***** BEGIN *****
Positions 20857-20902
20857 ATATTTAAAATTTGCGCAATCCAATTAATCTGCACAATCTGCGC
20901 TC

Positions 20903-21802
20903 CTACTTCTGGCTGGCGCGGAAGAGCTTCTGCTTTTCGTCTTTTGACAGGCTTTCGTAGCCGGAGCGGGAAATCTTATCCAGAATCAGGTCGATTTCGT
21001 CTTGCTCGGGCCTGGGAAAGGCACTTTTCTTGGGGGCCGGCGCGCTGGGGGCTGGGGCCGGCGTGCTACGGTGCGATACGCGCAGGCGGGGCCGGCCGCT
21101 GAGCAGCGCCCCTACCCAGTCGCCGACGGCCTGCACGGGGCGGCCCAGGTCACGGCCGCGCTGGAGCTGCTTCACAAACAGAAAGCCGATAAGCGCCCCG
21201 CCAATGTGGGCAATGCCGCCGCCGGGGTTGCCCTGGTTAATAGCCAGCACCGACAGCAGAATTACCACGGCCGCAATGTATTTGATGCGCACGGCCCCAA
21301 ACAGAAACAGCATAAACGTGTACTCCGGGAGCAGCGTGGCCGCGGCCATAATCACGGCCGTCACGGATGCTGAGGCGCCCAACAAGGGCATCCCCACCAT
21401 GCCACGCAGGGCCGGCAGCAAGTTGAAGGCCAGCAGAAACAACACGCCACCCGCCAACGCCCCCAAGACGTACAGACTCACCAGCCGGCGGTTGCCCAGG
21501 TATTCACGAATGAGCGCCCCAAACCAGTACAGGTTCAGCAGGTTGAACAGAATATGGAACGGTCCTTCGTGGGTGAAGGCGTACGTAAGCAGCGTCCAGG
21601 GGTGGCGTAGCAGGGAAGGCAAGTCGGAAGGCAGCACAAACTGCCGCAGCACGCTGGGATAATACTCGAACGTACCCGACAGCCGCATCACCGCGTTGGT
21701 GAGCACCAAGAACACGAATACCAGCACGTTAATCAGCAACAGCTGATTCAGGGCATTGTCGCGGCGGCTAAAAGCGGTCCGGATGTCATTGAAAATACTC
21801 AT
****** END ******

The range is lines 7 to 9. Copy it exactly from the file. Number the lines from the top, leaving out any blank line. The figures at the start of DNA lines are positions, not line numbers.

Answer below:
21101 GAGCAGCGCCCCTACCCAGTCGCCGACGGCCTGCACGGGGCGGCCCAGGTCACGGCCGCGCTGGAGCTGCTTCACAAACAGAAAGCCGATAAGCGCCCCG
21201 CCAATGTGGGCAATGCCGCCGCCGGGGTTGCCCTGGTTAATAGCCAGCACCGACAGCAGAATTACCACGGCCGCAATGTATTTGATGCGCACGGCCCCAA
21301 ACAGAAACAGCATAAACGTGTACTCCGGGAGCAGCGTGGCCGCGGCCATAATCACGGCCGTCACGGATGCTGAGGCGCCCAACAAGGGCATCCCCACCAT